Because bereavement leave is governed at the state level, this will differ for each employee. The only state that has legislatively mandated bereavement leave is Oregon and Illinois. In Oregon, eligible employees can take up to two weeks of paid leave for each immediate family member who passes. An eligible employee is someone who works at least 25 hours per week and has been with the company for a minimum of 180 days. Additionally, the employer must employ more than 25 employees.

In Illinois, companies with 50+ employees must provide employees up to 10 days of unpaid leave following the death of a child. State of Maine also has requirements for leave in the death of an active duty member.

While there is no federal legislation specifically for bereavement leave, there is the Family and Medical Leave Act. This act allows for qualified employees to take time off to care for sick family members.

How leaders should manage bereavement leave

For organizations that do not have policies around bereavement leave, leaders should seriously consider the impact of death on the wellbeing and productivity of an employee for. First, employees who are grieving are going through a tremendously sensitive time. Consequently, this will impact their productivity. Not providing employees with time to process will ultimately impact the business.

Second, providing time off is simply the compassionate thing to do. Asking an employee to finish a deliverable amidst their grieving a loved one is cruel. By providing and encouraging employees to take the time off, it signals to team members that the organization cares about their wellbeing.

And finally, individuals who have experienced loss often choose to leave their jobs in order to grieve. This may mean losing a high-performer or a key team member, which can have a long impact on the organization.

In the recent years, leaders have started opening up about the process of grief and the impact it has on them. For example, in one of the most public accounts, Facebook’s Chief Operating Officer Sheryl Sandberg opens up about the sudden loss of her husband. Pulling together her experience in her book, Option B, Sandberg brings an honest lens to what people really need while grieving. As a result, her honesty has opened the doors for discussions on what it means to lose someone important and continue at work.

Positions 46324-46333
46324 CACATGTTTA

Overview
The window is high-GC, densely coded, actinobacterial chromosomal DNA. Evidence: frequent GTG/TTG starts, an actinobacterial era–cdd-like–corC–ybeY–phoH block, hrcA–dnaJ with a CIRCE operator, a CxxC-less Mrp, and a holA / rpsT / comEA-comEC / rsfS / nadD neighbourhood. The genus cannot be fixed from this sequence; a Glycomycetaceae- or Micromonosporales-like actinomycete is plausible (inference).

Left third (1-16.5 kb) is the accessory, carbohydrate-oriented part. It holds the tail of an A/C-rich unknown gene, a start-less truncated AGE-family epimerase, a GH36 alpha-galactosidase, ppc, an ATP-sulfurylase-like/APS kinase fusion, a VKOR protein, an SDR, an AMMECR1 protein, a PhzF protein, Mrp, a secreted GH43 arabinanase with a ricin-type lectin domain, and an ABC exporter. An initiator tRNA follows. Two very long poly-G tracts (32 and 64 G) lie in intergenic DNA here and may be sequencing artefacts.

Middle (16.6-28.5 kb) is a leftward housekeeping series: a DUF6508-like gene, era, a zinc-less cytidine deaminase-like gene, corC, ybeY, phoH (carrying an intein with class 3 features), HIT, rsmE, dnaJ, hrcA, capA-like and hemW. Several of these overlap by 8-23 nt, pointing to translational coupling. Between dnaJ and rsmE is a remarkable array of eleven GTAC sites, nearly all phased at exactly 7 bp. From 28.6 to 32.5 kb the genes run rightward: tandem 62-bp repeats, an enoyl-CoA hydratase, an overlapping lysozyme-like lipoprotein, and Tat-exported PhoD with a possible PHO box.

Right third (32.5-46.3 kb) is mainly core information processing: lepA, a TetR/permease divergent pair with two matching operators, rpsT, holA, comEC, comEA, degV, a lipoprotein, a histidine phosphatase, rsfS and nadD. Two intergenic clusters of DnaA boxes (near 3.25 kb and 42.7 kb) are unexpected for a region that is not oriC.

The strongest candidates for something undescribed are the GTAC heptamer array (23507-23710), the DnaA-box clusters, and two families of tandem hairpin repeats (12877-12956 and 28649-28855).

Key takeaways

  • In the United States, there is no federal legislation that oversees bereavement leave; instead the legal requirements around bereavement leave are mandated at the state level.
  • Oregon is the only state that provides paid bereavement leave.
  • Organizations without bereavement policies should consider creating one; this supports employees’ wellbeing as they navigate through their toughest moments.

Related readings

Getting People Right (GPR) is an educational website providing professionals from all types of businesses with practical education in human resources and leadership. To keep evolving your leadership toolkit, additional GPR resources below will be useful:

 

Related Resources

Certificate in Leadership Fundamentals Starts at $499

Access to 10 of Getting People Right’s Flagship Courses:

  • Discovering and implementing core values
  • Enhancing your career through delegation
  • Building a one-page strategic business plan
  • Coaching based performance reviews
  • Using DISC Personality testing at work and home
  • Dealing with under performers
  • Learning the process to hire a-players
  • How to fire with minimum pain and drama
  • Objectively assessing your team
  • Building your personal annual plan
Start Learning Today